NO: Why Kids- of All Ages- Need to Hear It and Ways Parents Can Say It
by David Walsh, Free Press, New York 2007
Although saying no to your child is obviously important, many parents still have a hard time following through- even when they know they should- especially when other parents and the culture around them are being permissive. The first look at the psychological importance of no in a child’s development, No offers the lively voice, warm wisdom, science made simple, and breadth of knowledge that readers have come to expect from Dr. Walsh.
No builds a foundation for self-discipline, self-respect, and respect of others, integrity, perseverance, and a host of other character traits that lead to a happy productive life.
The truth is, we don’t always get what we want. Ironically, people who learn that lesson seem to be the most fulfilled.
University of Pennsylvania psychologists Angela Duckworth and Martin Seligman published a study in December 2005 showing that self-discipline is twice as important as intelligence in predicting school success.
However, discomfort, disappointment, and distress are simply part of life, and children and adults need to deal with them. How do we teach our kids to cope with the pain of boredom, disappointment, and rejection if we do everything we can to shield them from it? Don’t we want them to develop virtues like perseverance, patience, commitment, determination, and diligence?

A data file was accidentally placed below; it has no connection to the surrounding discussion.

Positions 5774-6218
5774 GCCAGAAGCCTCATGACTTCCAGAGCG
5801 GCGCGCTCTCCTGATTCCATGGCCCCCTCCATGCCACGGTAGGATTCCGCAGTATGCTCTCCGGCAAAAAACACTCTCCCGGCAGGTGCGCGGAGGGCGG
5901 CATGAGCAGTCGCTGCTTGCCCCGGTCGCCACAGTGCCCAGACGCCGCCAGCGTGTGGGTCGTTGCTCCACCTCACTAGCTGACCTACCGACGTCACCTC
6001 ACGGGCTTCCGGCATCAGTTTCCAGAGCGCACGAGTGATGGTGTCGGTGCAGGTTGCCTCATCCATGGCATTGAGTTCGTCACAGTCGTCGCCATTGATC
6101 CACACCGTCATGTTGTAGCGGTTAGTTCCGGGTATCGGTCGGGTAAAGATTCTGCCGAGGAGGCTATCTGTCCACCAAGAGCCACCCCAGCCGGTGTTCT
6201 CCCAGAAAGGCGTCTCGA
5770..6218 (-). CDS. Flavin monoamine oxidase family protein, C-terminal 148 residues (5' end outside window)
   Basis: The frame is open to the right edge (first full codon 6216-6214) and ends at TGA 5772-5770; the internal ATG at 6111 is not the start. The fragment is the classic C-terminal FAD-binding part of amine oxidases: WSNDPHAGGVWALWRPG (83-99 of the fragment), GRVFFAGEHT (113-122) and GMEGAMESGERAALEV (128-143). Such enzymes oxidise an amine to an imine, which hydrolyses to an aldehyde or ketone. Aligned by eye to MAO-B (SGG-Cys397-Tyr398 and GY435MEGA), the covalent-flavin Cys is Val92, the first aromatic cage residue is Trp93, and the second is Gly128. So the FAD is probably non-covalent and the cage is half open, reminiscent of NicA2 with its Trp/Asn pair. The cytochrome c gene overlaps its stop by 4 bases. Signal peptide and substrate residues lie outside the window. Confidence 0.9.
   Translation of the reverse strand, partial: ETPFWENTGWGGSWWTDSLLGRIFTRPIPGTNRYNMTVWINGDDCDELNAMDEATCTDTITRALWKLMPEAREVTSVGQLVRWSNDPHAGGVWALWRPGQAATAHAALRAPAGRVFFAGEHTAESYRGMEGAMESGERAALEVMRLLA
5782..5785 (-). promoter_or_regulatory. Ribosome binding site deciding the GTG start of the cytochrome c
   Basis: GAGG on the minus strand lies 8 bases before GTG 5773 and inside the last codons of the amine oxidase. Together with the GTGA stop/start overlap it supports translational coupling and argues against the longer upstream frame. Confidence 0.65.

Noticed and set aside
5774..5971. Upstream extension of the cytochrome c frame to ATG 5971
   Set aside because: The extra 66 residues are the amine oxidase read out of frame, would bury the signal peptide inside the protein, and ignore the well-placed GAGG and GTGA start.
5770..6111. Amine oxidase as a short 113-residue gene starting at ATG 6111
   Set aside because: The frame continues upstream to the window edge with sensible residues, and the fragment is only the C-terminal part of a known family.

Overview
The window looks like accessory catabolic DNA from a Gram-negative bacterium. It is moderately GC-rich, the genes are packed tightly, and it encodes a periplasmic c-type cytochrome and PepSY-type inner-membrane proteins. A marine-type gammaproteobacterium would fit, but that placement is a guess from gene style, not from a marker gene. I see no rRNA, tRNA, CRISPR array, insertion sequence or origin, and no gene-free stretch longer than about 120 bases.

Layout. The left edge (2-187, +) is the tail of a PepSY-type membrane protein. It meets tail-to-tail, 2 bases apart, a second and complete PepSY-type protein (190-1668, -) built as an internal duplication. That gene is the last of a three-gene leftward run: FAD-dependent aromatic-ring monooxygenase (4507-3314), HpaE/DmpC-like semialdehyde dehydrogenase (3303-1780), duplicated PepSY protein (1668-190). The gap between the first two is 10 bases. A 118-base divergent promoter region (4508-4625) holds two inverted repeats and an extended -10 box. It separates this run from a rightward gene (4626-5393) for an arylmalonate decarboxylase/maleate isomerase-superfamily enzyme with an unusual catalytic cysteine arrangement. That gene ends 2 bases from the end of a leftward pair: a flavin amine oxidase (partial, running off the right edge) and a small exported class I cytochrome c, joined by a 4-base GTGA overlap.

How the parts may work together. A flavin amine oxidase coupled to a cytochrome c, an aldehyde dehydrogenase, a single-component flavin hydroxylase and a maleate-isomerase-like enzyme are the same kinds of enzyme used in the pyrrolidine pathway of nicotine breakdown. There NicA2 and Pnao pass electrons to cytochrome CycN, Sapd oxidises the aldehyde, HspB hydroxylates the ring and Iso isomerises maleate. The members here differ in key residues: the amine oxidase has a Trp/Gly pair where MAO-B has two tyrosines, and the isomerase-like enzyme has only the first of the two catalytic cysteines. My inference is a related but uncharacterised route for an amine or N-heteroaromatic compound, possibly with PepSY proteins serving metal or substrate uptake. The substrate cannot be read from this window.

Over the past twenty-five years, self-esteem scores and academic grades have risen as SAT scores have dropped. Other studies involving tens of thousands of students demonstrate that self-esteem does not boost academic achievement.
True self-esteem comes from achievement…In other words, personal successes and friendships engender self-esteem, not the other way around.
Disappointment, discouragement, and frustration help build character and self-esteem…How will our kids ever build the internal resources to cope with life’s ups and downs if they never get any practice? When you shield them from everything that hurts, you are not doing them any favors.
Muscles grow more powerful when we use them. Each time they recover from stress, they get stronger and more responsive. If we don’t continue to use them, they get soft, flabby, and weak. Self-esteem works the same way. Kids need some stress to develop their psychological muscles of resilience, stamina, determination, commitment, confidence, diligence, and perseverance…If kids do not have negative experiences or stress, they do not build their psychological muscles, and they end up being emotionally flabby.
Overprotected kids become emotionally fragile and never learn to bounce back from adversity.
For many off us it’s easier to lower the bar than to raise the level of discomfort level. Too many of us step in too soon when there are disagreements, difficult problems, or disappointments.
Your kids need a combination of limits and consequences on the one hand and healthy encouragement and support on the other.
…to create positive self-esteem, encouragement cannot be empty praise. Encouragement is not constantly saying good things that have no meaning. Kids quickly figure out that you don’t really mean what you say when you give hallow praise.
The reward for saying no comes when our kids are the adults who know when to say no and when to say yes to themselves; who can delay gratification in order to accomplish greater achievements. No is not the goal. It is the road to Yes.